Monica Hesse of the Washington Post penned an op-ed titled All I Want for Mother’s Day is a Vaccine for My Kid. She discussed the anxiety that many mothers feel with young children who are not eligible for the COVID-19 vaccine, using colorful language and hyperbole.
As a mother of a five-year-old and a three-year-old, I can relate to the steady level of anxiety most of us feel regarding the health of our children. However, I would bet that a fair amount of new mothers out there would’ve loved a can or two of formula for Mother’s Day this year.
Like most in-demand items that are scarce or have seen a sharp increase in cost, the original culprit behind the baby formula shortage is the COVID-19 pandemic – or more accurately, the governmental responses to the pandemic.
You guessed it; supply chain issues slowed down production and shipment of formula around the country.
In February, the shortage was exacerbated when Abbott Labs announced a recall of certain formula brands, including Alimentum, our old brand of choice in my household, Similac, and EleCare. This recall was in response to 5 infants getting sick and one dying, possibly due to the formula produced.
The shortage of formula has advanced rapidly. Between November 2021 and early April of this year, the out-of-stock rate jumped to 31%. In just the three weeks at the end of April, it increased to 40%.
Of note, six middle-America states had more than half of their baby formula sold out by April 24th: Iowa, South Dakota, North Dakota, Missouri, Texas, and Tennessee.
This has caused some rationing at stores of the likes we saw during the pandemic with toilet paper and Clorox wipes; CVS and Walgreens limit customers nationwide to three toddler and infant formulas per transaction.
As a former formula mom, I can tell you it is much easier to go without toilet paper or Clorox wipes than it is to go without baby formula.
The unfortunate answer to this question appears to be ‘no.’ Democratic U.S. Senator Jack Reed from Rhode Island sent a letter to President Biden asking the below valid three questions:
1 – What steps have your agencies taken to minimize the impact of the immediate shortage?
2 – When do your agencies expect baby formula inventory to be back to sufficient levels?
3 – What measures should be taken in the long term to minimize the supply chain disruptions for what is an essential product for many families?
Senator Reed and American families are still waiting for a response from the President and his administration.
The Surgeon General estimates that, on average, families spend about $1,200 to $1,500 a year on formula.
Indiana Congressman Jim Banks put the situation in stark terms:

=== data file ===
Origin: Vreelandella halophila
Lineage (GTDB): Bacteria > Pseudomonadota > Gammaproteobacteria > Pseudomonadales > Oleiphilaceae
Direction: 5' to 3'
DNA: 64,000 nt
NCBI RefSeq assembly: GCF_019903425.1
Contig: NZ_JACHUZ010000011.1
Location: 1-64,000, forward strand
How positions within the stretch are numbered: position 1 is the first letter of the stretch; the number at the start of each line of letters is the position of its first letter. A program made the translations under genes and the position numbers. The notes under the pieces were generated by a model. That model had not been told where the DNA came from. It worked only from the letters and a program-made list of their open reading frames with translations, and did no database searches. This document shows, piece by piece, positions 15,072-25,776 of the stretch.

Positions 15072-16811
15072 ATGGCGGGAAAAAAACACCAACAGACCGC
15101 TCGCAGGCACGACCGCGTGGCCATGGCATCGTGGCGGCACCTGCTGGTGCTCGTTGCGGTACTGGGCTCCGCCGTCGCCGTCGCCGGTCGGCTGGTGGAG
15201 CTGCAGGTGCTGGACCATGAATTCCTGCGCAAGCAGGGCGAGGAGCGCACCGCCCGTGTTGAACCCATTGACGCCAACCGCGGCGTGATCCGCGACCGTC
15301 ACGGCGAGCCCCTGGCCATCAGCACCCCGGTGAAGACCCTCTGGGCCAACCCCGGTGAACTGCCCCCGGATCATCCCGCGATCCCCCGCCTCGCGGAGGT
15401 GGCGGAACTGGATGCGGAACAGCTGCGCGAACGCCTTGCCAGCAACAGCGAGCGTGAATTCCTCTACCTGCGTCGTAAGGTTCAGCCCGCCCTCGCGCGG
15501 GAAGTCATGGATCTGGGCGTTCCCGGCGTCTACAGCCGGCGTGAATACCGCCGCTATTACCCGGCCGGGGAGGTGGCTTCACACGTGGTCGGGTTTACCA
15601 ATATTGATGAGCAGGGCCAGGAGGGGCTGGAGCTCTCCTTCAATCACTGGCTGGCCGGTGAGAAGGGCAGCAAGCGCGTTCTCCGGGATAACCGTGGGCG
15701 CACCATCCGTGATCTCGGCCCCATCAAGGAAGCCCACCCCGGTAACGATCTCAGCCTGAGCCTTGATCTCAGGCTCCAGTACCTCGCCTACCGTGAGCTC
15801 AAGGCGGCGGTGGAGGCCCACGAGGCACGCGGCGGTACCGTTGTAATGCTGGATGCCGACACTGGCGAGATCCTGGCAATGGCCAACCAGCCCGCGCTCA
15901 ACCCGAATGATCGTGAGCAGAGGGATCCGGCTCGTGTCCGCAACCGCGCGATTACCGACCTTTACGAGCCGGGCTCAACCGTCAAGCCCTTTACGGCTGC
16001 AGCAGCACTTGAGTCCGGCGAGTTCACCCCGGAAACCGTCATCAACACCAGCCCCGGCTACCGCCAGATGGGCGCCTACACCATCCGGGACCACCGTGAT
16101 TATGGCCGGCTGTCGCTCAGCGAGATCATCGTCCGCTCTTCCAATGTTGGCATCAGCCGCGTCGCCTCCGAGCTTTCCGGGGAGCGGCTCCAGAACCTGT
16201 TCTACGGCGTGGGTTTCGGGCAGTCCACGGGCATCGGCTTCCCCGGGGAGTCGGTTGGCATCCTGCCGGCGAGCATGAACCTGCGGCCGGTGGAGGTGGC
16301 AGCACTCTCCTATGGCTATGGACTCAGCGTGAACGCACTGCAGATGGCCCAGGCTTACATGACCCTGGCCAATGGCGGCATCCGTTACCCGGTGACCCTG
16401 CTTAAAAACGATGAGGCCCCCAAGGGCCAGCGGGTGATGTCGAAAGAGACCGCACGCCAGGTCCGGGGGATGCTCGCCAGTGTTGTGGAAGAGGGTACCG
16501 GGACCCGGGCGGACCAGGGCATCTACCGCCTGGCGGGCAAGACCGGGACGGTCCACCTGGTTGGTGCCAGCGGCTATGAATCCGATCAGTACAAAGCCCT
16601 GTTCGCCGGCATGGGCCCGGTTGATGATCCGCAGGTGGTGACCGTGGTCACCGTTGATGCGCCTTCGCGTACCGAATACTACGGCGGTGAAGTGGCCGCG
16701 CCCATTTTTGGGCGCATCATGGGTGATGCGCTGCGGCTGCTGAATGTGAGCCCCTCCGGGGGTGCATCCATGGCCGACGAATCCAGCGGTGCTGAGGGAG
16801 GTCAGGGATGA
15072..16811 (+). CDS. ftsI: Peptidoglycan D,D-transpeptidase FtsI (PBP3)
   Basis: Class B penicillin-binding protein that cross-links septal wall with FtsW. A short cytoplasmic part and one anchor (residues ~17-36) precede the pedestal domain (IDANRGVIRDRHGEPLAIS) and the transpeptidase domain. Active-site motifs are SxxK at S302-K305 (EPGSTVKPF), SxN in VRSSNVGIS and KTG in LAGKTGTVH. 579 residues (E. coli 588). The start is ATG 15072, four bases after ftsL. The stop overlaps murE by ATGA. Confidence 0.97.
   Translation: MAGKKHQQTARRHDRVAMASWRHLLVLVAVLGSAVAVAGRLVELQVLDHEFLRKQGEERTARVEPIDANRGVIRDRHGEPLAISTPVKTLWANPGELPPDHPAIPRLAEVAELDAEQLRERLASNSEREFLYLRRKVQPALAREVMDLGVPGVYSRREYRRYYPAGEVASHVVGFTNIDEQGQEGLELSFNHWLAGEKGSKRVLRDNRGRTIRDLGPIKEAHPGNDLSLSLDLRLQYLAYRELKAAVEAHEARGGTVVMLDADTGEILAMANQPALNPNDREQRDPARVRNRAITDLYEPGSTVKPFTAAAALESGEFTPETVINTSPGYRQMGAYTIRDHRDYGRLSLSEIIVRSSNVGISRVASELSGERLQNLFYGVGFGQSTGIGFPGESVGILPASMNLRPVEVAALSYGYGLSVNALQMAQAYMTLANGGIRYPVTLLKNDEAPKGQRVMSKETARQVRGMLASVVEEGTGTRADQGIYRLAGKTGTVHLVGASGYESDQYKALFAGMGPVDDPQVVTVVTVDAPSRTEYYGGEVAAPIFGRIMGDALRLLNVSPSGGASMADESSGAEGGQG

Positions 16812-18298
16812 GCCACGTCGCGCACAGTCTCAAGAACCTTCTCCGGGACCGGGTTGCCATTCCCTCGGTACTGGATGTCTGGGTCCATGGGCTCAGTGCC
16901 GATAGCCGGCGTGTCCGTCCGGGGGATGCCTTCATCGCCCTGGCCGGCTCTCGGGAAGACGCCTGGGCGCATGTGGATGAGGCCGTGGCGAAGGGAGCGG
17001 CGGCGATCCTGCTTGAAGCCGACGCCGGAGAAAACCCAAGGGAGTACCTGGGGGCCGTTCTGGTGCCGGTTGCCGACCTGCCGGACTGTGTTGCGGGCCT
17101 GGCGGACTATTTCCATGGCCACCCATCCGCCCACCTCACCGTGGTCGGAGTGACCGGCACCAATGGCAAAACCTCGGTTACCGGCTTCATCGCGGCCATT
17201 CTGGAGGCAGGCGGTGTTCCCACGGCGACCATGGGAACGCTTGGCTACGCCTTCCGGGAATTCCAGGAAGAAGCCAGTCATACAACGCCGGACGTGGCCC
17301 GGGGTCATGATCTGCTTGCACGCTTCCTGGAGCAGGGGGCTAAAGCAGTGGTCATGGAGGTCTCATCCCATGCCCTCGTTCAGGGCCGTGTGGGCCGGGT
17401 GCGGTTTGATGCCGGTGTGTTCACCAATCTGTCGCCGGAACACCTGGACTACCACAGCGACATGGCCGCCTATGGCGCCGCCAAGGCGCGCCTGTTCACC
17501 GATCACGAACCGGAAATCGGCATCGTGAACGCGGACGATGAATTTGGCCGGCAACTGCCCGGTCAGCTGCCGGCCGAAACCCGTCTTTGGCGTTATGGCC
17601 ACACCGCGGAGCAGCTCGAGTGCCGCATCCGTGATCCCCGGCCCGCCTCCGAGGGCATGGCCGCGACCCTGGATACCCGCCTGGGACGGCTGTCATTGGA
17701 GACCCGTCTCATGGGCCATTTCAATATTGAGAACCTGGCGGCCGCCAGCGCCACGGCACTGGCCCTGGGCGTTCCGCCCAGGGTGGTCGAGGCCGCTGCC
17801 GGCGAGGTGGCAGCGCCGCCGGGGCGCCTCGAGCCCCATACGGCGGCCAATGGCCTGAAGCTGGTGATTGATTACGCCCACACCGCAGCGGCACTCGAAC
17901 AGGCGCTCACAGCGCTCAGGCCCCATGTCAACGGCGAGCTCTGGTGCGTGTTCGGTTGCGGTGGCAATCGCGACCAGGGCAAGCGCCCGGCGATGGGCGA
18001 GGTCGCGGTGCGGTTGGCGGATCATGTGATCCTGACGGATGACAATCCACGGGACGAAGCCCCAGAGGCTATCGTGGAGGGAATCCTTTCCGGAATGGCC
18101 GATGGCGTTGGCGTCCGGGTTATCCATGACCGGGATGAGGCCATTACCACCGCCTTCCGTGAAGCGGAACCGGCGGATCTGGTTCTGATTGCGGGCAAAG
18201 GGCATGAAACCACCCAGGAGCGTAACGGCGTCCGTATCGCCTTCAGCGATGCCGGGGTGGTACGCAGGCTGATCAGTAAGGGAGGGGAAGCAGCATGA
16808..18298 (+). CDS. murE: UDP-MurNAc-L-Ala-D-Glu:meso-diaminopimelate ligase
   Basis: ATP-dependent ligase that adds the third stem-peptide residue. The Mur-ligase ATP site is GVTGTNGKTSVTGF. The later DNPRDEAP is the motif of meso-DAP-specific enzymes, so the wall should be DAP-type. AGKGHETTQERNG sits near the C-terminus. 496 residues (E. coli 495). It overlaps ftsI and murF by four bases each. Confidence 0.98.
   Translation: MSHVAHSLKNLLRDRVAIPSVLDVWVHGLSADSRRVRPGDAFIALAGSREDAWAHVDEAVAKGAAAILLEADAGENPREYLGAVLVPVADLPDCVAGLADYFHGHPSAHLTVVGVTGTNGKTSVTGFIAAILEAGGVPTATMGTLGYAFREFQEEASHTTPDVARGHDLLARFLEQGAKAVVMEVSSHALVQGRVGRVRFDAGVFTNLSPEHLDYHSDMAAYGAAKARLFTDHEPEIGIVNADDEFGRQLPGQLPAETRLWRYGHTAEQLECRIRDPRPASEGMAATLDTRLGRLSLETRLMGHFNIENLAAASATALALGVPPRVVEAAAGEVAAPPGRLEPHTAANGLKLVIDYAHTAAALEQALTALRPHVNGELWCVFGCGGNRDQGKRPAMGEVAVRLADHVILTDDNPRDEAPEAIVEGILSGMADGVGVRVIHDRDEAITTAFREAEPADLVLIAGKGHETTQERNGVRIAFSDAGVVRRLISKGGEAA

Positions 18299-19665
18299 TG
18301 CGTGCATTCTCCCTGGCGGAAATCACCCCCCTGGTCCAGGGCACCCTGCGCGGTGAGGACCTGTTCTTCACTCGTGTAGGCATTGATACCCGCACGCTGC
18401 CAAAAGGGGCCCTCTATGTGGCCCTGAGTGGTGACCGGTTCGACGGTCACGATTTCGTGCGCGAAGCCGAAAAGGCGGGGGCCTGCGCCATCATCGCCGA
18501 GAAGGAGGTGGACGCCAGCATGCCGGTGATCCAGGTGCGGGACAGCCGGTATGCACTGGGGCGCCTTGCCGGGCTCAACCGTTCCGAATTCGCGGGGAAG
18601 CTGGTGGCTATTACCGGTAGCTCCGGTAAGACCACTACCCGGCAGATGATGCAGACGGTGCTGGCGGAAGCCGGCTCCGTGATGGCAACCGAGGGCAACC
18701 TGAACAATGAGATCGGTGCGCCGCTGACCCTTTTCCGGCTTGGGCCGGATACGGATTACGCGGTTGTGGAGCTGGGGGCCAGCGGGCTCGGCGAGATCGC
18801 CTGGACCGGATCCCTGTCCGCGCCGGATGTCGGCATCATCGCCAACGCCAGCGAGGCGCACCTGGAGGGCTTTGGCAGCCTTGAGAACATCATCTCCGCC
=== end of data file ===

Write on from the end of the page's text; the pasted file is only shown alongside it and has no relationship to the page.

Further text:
So to add insult to injury, parents already have to juggle with inflation hitting formula, and now a formula shortage. Those who look to profit from this latest Biden Crisis are already taking advantage of reselling sites.
Some parents have to go to extreme lengths to find the formula to feed their babies. NBC reports, “After scanning the internet, we found a 3-pack of Similac baby formula sold for $238 plus an additional $20 for shipping on EBay. It sells at BJ’s wholesale for $138.”
As for possible temporary fixes, like diluting the formula they currently have, supplementing with regular milk, or even attempting to create their own baby formula, experts, including pediatricians, warn against this practice as it could seriously hurt babies.
Parents are speaking out on social media and any news outlets that will listen to them pleading for help.
Emily Pyeatt of Texas posted on her Facebook :
“This is the scariest thing I’ve ever experienced. How are we supposed to feed our children when there’s NO FORMULA ON THE SHELVES?”
I can’t imagine anything more heartbreaking and destructive to a parent’s psyche than feeling like they can’t feed their baby. But, it’s also telling the fear detected in these parents compared to the anxiety felt not that long ago during the height of the pandemic.
Russell Bleck of Kentucky stated poignantly:
“Never did I think I would have a problem finding food for my baby in America.”
Seeing empty grocery shelves of must-purchase items like formula are something you would typically see in countries ravaged by failed socialist agendas.
Those out there may argue that breastfeeding is always free have no concept of how difficult, if not in many circumstances impossible, it is for some women to breastfeed. Each woman is built differently, and some are just not able to for various issues ranging from an inability to lactate to lack of access to lactation rooms in the workplace.
“It would be nice if the MSM would get back to covering what is impacting people’s lives.”
Perhaps he will get his wish on Father’s Day.
I think mothers would’ve loved many things in addition to perhaps a COVID-19 vaccine for their ‘littles.’ I would bet a quality public education system, lower gas prices, and baby formula would’ve made that list.
This mother is thankful that her children are off of formula. Still, she feels for those mothers already losing sleep with newborns and now filled with even more anxiety over their ability to find the precious baby formula to feed their little ones.
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